A new organisation has been formed to oppose plans for an underground nuclear waste store in Cumbria.
In January, Cumbria County Council voted against taking the idea any further.
However, the Government has announced that a new process will begin - and that would allow district councils to make the decision.
The Cumbria Trust was formed today and its members include Eddie Martin - the former leader of the County Council.
The company that oversees the running of the Sellafield nuclear plant in west Cumbria has been given the go-ahead to run the site for another five years.
Nuclear Management Partners won the contract in 2008 and have made vast changes to the decommissioned site.
However, they have also been severely criticised for the way they spend money.
Samantha Parker has been at the plant today:
The chairman of the consortium running the Sellafield nuclear site has described the task of the running of the site as "unprecedented."
Nuclear Management Partners today announced its intention to continue the management of the site until at least 2019.
“The task at Sellafield is unprecedented.
"We have learnt an enormous amount about the challenges of the site and the areas that we need to focus on looking forward.
"We believe we are well placed to build on our progress to date and deliver improved performance in the next period.”
The Parliamentary Under Secretary of State for the Department of Energy and Climate Change, Baroness Verma, has released a statement expressing the Government's support for Nuclear Management Partners' extension of its management contract at Sellafield.
“Sellafield remains the Government’s top priority in our nuclear decommissioning programme.
"We support this decision to extend the contract which will build on skills and expertise at the site and the progress made so far.”
It has been announced today that the consortium running the Sellafield nuclear site will be allowed to continue its role.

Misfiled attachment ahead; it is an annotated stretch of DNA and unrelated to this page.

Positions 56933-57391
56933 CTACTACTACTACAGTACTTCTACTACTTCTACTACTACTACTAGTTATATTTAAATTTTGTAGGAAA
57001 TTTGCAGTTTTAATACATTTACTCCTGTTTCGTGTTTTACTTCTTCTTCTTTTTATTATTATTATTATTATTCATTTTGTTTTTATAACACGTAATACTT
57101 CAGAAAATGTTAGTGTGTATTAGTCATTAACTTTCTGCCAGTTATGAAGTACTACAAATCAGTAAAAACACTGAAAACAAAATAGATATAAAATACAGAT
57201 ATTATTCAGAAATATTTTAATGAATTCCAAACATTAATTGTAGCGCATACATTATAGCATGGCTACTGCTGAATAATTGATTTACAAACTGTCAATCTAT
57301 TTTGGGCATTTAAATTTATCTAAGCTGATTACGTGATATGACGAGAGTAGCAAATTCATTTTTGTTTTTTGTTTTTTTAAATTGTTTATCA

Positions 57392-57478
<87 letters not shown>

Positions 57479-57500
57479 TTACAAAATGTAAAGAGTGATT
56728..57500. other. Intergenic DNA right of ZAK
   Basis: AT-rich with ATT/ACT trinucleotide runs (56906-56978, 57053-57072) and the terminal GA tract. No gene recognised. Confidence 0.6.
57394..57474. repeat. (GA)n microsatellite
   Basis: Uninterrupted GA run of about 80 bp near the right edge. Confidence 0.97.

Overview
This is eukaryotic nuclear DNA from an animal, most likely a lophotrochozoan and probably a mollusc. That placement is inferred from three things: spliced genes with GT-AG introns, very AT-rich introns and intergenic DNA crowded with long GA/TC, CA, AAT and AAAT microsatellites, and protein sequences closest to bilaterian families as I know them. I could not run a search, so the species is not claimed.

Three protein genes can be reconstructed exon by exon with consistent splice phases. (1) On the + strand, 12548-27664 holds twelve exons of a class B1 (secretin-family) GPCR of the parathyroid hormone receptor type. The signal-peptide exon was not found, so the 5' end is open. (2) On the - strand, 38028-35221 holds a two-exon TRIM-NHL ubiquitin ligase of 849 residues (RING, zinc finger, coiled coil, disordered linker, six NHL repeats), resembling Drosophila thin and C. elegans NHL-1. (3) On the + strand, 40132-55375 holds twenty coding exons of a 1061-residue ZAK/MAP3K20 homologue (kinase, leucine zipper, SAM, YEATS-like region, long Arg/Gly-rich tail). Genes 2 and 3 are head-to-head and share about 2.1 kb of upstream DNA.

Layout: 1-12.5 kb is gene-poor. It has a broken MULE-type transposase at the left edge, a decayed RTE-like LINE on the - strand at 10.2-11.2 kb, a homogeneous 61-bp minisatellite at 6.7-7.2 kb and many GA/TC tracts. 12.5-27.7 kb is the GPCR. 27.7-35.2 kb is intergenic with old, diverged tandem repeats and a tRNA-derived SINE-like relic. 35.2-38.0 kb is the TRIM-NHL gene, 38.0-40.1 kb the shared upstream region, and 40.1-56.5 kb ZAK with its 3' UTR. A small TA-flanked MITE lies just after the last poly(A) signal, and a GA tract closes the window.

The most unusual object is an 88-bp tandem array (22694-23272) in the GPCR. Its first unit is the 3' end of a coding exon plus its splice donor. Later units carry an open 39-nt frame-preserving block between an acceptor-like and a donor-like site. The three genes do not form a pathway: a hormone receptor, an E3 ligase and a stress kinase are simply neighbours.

Nuclear Management Partners had been accused of mismanagement and wasting public money earlier this year.
However, the Nuclear Decommissioning Authority has announced that the consortium will have its contract extended for a second five year period.
An announcement on who will manage the Sellafield nuclear site from next year is expected to be made later today.
The site is currently being run by Nuclear Management Partners, but that organisation was criticised earlier in the year by MPs and the National Audit Office.
Living next to a nuclear plant was does not increase the risk of childhood leukaemia according to the findings of a report out today.
A possible link was highlighted in a television programme in the 1980s which prompted inquiries into cases of leukaemia in Seascale near the Sellafield planet, known then as Windscale.
Then as now, no firm link was found, so today's news has come as a reassurance to people living in the village.
Watch Samantha Parker's report in full below.
Children living near nuclear power plants like Sellafield are not at greater risk of contracting leukaemia according to research in the British Journal of Cancer.
There have been suggestions of a link for the last thirty years.
Researchers studied 10,000 leukaemia cases over 40 years across the UK and found there was no apparent link with nearby nuclear sites.
The charity Cancer Research UK has welcomed the findings of an investigation by the British Journal of Cancer, which concluded that there was no apparent extra risk of children developing cancers like leukaemia if they lived near a nuclear power plant.
“It's heartening that this study supports the findings of the Committee on Medical Aspects of Radiation in the Environment (COMARE), that being born or living near a nuclear power station doesn't lead to more cases of leukaemia and similar cancers in children under five in the UK.
"But these results can't rule out any possible risk, so it's still important that we continue to monitor both radiation levels near nuclear power plants and rates of cancer among people who live close by.”
The lead researcher on a project that investigated whether children living or born close to nuclear power sites were more likely to develop cancers like leukaemia has said that there is "no correlation" between the circumstances.
"The incidence of childhood leukaemia near nuclear installations in Great Britain has been a concern ever since the 1980s when an excess of cancer in young people near Sellafield was reported in a television programme.
"Since then, there have been conflicting reports in the UK and Europe as to whether there is an increased incidence of childhood cancer near nuclear power plants.
"Our case-control study has considered the birth records for nearly ever case of childhood leukaemia born in Britain and, reassuringly, has found no such correlation with proximity to nuclear power plants."